People suffering with panic disorder have a relatively poor quality of life. They restrict activities that induce stress and anxiety because the symptoms associated with panic disorder are debilitating, embarrassing and they erode self confidence. People who suffer with panic disorders suffer a variety of uncomfortable symptoms. A panic event may be associated with difficulties in breathing, dizziness, increased heart rate, palpitations, nausea and fear.
There has been an increase in the number of disorders such as panic disorder. The causes may be varied but seem to include our 24 society, increased expectations, the pace of life generally and the digital age in which we live. Whilst the digital age may be partly to blame it may also provide some part of the solution to the problem in the form of online treatments.
Online therapy in the form of counseling and chat has been around for some time and appears, from what evidence is available, to be reasonably successful. Recently however a team of scientists and medical doctors in Taiwan have collaborated to produce a system that combines biofeedback with web technology that will allow patients and medical professionals to communicate over the web whilst engaging in therapy at home or even at work.
The term biofeedback simply refers to one or more measurements of bodily functions. We are all used to this in some form. Bodily temperature, pulse rate and blood pressure are probably the most common, but in a therapeutic context even the most minute changes of temperature, muscular tension or sweating can be used as a way of showing people how their body changes in response to stressful thoughts or actions. More importantly, biofeedback can reveal the amount of personal control we have over our responses and this provides a powerful method to control anxiety.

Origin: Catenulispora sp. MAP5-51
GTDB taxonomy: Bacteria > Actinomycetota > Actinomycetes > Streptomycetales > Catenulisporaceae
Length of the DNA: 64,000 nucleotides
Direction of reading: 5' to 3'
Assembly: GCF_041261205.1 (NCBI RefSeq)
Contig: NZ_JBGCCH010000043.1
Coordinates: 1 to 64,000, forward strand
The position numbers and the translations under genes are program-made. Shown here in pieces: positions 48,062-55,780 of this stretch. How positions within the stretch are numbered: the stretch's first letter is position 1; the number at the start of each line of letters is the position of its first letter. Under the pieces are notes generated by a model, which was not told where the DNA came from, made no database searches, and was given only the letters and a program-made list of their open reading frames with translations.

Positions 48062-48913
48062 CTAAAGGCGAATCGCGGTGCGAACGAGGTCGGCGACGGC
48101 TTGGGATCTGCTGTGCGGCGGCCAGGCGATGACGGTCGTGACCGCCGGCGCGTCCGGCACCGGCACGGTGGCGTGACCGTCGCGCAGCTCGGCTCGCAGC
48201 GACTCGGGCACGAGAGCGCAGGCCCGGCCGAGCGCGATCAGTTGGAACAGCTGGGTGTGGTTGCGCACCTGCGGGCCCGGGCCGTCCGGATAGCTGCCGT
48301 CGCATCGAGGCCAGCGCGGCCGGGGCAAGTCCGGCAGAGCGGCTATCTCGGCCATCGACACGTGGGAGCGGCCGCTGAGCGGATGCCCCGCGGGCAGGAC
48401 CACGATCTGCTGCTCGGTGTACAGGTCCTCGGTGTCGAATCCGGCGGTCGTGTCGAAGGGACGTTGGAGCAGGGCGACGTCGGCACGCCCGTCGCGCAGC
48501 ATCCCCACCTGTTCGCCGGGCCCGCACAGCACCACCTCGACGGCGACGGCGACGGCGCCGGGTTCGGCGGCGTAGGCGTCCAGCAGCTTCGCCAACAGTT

The latest technique uses a wireless-enabled finger ring that measures skin temperature. The patient uploads physiological data and the ‘emotion ring' continuously monitors and records fluctuations in skin temperature which provides instant feedback to the therapist as to how the person is responding emotionally. The patient can then be taught ways to reduce their anxiety through muscle relaxation and various mental exercises.
So far the application is still going through trials but the small pilot study suggests that the system is effective and that the number of panic episodes reduced as a result. Vincent Tseng and Bai-En Shie of the National Cheng Kung University along with with psychiatrist Fong-Lin Jang of the Chi-Mei Medical Center, in Tainan, Taiwan, want to progress beyond personal computers so that users can connect via mobile devices. They believe the system could have a "pivotal impact" on the healthcare industry. A large multi-center trial is currently underway in Taiwan.
Inderscience Publishers (2010, January 20). Treating panic disorder on the web. ScienceDaily. Retrieved February 10, 2010, from http://www.sciencedaily.com /releases/2010/01/100119103726.htm